mid-14c., "wickerwork," from a Scandinavian source (compare Danish viger, Middle Swedish viker "willow, willow branch"), from Proto-Germanic *wik- (source also of Old Norse vikja "to move, turn," Swedish vika "to bend," Old English wican "to give way, yield"), from PIE root *weik- (2) "to bend, to wind." The notion is of pliant twigs. As an adjective, "made of wicker," from c. 1500.
also *weig-, Proto-Indo-European root meaning "to bend, to wind."
It forms all or part of: vetch; vicar; vicarious; vice- "deputy, assistant, substitute;" viceregent; vice versa; vicissitude; weak; weakfish; week; wicker; wicket; witch hazel; wych.
It is the hypothetical source of/evidence for its existence is provided by: Sanskrit visti "changing, changeable;" Old English wac "weak, pliant, soft," wician "to give way, yield," wice "wych elm," Old Norse vikja "to bend, turn," Swedish viker "willow twig, wand," German wechsel "change."
early 15c., "network, structure," from Latin textura "web, texture, structure," from stem of texere "to weave" (from PIE root *teks- "to weave, to fabricate, to make; make wicker or wattle framework"). Meaning "structural character" is recorded from 1650s. Related: Textural.
"small cage for poultry," mid-14c., coupe, from Old English cype, cypa "large wicker basket, cask," akin to Middle Dutch kupe, Swedish kupa, and all probably from Latin cupa "tub, cask," from PIE *keup- "hollow mound" (see cup (n.)).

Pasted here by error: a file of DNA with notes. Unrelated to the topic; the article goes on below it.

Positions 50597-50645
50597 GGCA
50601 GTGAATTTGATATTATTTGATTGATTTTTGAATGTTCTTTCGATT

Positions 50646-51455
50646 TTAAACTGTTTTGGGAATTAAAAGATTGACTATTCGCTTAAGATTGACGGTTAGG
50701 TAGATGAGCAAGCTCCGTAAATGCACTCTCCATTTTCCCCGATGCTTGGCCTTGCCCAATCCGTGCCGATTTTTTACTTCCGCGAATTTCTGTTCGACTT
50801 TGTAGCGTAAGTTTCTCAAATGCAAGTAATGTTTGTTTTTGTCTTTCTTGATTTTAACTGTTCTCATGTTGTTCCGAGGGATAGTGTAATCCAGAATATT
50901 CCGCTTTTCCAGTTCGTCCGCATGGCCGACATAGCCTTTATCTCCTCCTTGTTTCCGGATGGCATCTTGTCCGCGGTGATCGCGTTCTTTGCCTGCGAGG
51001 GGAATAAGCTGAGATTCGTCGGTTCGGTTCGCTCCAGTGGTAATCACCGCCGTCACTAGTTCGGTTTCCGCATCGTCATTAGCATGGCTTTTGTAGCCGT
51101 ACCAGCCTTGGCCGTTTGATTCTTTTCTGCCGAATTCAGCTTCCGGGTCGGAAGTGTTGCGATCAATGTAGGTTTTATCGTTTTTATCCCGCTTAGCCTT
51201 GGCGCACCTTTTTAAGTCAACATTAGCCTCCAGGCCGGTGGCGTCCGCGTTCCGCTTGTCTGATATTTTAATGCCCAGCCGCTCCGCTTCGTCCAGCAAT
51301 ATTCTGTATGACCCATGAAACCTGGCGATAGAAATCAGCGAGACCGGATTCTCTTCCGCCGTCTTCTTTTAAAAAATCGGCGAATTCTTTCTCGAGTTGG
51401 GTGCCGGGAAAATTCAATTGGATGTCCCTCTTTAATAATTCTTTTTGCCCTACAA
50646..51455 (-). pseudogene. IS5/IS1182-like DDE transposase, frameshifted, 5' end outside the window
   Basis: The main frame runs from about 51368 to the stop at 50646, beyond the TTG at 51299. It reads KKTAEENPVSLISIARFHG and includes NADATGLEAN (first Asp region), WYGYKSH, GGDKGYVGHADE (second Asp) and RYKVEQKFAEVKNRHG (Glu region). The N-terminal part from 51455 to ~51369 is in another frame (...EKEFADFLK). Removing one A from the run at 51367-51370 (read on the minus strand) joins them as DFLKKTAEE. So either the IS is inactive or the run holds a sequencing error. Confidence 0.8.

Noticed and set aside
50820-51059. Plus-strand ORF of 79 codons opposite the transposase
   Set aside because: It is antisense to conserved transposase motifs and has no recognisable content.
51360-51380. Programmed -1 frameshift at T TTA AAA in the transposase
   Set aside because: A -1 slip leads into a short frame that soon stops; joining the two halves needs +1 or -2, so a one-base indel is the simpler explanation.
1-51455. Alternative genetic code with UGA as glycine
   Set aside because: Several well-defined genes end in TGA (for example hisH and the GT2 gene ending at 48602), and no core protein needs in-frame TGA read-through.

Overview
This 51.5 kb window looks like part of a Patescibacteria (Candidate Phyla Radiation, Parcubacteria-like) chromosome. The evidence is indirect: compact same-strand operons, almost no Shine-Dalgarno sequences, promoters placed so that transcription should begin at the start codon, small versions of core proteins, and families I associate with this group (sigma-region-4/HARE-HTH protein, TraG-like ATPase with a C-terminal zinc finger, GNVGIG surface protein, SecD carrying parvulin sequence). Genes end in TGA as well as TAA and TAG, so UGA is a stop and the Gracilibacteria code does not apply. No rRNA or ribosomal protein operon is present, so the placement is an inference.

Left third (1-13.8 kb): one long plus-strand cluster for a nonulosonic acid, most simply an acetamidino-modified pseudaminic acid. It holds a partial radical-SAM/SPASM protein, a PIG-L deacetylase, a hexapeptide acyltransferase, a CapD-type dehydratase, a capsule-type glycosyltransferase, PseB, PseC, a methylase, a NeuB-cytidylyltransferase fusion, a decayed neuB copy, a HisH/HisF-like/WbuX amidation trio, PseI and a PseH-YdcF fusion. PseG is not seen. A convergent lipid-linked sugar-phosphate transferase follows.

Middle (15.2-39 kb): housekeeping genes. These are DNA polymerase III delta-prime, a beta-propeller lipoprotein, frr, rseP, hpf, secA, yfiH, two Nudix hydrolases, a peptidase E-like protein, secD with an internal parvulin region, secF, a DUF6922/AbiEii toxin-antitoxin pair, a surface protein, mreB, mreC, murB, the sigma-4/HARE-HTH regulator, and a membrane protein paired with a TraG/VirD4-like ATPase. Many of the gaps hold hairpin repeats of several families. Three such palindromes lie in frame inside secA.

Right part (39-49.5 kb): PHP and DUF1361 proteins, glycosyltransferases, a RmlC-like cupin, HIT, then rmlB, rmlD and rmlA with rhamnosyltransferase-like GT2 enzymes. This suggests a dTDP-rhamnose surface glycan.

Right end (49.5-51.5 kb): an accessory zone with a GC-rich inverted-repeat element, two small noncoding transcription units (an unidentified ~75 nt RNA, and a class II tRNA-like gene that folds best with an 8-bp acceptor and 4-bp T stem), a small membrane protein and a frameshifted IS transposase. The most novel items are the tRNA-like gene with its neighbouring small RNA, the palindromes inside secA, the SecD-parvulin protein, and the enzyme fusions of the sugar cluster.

"round boat of wicker, coated with skins," used by fishermen on the coast of Wales and parts of Ireland, 1540s (the thing is described, but not named, in the Anglo-Saxon Chronicle from 9c.), from Welsh corwgl, from corwg, cognate with Gaelic curachan, Middle Irish curach "boat," which probably is the source of Middle English currock "coracle" (mid-15c.). The name is perhaps from the hides that cover it (see corium).
name given to several types of Mediterranean vessels; typically a small type of ship used by the Spanish and Portuguese in 15c. and 16c. for long voyages (Columbus's two smaller ships were caravels), 1520s, from French caravelle (15c.), from Spanish carabela or Portuguese caravela, diminutive of caravo "small vessel," from Late Latin carabus "small wicker boat covered with leather," from Greek karabos, literally "beetle, lobster" (see scarab). Earlier form carvel (early 15c.) survives in carvel-built (adj.).
"large bottle with a bulging body and a narrow neck," typically holding about 5 gallons, 1769, partial translation and word-play from French damejeanne (late 17c.), literally "Lady Jane," a term used for a large globular wicker-wrapped bottle, perhaps because its shape suggested a stout woman in the costume of the period. A general Mediterranean word, with forms found in Spanish, Portuguese, Italian, and Arabic.